Immobilization of Enzymes in Mesoporous Silica for the Conversion of CO2 to Methanol
Enzymes are powerful biomolecules able to catalyse chemical reactions under mild conditions and with high selectivity. However, their use in industrial processes is many times hindered due to their high costs and low stability. To overcome these problems the enzymes can be immobilized in an inert support material. The enzyme immobilization is also an interesting approach to increase enzyme activity, especially in the case of cascade reactions where more than one enzyme is involved.
One extremely relevant cascade reaction is the conversion of CO2 to methanol that can be performed by three enzymes: formate dehydrogenase (FateDH) that converts CO2 to formate; formaldehyde dehydrogenase (FaldDH) for the reduction of formate to formaldehyde; and alcohol dehydrogenase (ADH) that reduces formaldehyde to methanol. This reaction can help to mitigate the environmental impact caused by the high emissions of CO2. However, the catalytic activity of the cascade reaction needs to be improved. In this work we investigate if an improvement can be achieved by the immobilization of the enzymes in a type of mesoporous silica particles (MPS), called siliceous mesostructured cellular foams (MCF), which physical and chemical properties can be specifically designed for the immobilization.
MCFs with different pores sizes containing the functional groups octyl (OC), mercaptopropyl (MP), chloromethyl (CM) or aminopropyl (AP) were synthesized. They were initially used to study the immobilization and reaction of each enzyme separately. However, the reaction performed by FateDH is thermodynamically unfavourable, thus it was necessary to add FaldDH in the system to drive the reaction towards the reduction pathway. The co-immobilization of these two enzymes in MCF-MP resulted in a specific activity of about 4 times higher than for the free enzymes in solution. Förster resonance energy transfer measurements suggested that the enzymes were in closer proximity inside this material which potentially contributed to the higher activity. For FaldDH, specifically, MCF with large pores were required for the enzyme to remain active upon immobilization and its activity was enhanced using MCF-MP. The catalytic activity of the last enzyme, ADH, was higher upon immobilization in MCF-OC. ADH showed to be sensitive to pressure, and high concentrations of formaldehyde were required to achieve high enzymatic activity. Combining the knowledge from those studies we co-immobilized the three enzymes in MCF-MP and obtained methanol yields about 4.5 times higher than with the free enzymes in solution.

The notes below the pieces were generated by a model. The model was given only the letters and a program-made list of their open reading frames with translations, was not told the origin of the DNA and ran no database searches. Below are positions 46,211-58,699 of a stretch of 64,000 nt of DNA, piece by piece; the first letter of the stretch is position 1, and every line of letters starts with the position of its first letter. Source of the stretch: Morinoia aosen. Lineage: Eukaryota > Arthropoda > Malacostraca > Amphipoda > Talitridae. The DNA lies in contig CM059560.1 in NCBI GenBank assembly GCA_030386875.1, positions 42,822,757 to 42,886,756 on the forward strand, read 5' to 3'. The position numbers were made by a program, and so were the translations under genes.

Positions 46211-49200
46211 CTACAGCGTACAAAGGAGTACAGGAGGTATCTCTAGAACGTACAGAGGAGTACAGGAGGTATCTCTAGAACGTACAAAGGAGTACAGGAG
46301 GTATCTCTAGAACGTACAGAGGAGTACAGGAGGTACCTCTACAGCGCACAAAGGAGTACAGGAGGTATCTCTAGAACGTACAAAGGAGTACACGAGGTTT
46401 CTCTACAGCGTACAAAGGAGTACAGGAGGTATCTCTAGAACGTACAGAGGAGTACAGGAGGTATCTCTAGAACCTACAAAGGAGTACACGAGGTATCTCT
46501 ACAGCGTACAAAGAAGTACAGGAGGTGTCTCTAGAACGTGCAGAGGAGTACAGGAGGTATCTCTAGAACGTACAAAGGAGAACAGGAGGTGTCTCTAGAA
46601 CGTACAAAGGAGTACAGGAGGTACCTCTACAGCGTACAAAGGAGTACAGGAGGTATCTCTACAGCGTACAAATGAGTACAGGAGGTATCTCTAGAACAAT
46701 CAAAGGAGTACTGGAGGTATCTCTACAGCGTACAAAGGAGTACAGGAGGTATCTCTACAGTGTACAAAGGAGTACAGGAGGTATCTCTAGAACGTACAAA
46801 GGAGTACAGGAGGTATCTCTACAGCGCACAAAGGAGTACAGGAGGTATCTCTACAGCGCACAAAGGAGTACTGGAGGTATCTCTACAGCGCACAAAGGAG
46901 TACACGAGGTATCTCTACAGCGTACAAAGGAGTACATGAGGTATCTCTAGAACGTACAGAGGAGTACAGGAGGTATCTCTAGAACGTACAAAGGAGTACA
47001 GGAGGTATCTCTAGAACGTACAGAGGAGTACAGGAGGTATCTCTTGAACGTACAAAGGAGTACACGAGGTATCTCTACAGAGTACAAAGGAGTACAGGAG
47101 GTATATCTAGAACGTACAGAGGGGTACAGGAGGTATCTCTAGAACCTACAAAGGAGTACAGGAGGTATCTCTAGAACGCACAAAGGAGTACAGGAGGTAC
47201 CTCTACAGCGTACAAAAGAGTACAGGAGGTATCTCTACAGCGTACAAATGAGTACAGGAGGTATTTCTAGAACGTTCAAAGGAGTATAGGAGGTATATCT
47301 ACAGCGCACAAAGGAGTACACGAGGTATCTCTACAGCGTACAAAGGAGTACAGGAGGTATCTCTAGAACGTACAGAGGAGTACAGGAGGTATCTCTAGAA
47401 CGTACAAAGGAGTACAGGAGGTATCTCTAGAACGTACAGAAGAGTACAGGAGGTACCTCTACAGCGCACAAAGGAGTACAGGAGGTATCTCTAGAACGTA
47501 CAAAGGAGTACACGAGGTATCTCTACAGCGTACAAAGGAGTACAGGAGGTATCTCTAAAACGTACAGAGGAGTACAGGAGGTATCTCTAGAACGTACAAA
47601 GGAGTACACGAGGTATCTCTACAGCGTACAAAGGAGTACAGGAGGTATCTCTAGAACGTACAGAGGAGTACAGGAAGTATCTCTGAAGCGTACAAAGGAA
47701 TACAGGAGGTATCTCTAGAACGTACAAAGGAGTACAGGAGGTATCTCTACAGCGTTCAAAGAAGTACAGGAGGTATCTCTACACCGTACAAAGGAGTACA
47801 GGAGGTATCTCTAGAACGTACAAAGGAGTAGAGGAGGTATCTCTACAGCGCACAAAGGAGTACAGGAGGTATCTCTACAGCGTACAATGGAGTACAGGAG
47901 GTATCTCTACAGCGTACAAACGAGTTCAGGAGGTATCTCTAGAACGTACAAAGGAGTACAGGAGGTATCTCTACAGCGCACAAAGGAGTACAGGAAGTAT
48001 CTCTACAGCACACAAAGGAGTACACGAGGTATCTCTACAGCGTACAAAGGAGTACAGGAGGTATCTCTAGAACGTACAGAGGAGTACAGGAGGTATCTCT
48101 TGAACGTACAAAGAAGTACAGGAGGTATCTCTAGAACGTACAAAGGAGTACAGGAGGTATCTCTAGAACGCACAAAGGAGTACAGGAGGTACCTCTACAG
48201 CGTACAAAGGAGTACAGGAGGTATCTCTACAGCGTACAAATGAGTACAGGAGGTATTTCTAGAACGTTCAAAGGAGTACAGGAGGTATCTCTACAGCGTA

One complementary study in this thesis was the comparison of two mesoporous silica materials, MCF and SBA-15, for the immobilization of ADH. From nitrogen sorption analysis we could observe that in MCF a larger fraction of the enzymes become immobilized inside the pores than on the outer surface in comparison to SBA-15, confirming that MCF is a good support material for this type of enzyme.
The findings of this work contribute to a better understanding of enzyme immobilization in MPS and the improvement of the rate of the reactions involved in the conversion of CO2 to methanol.
nitrogen sorption analysis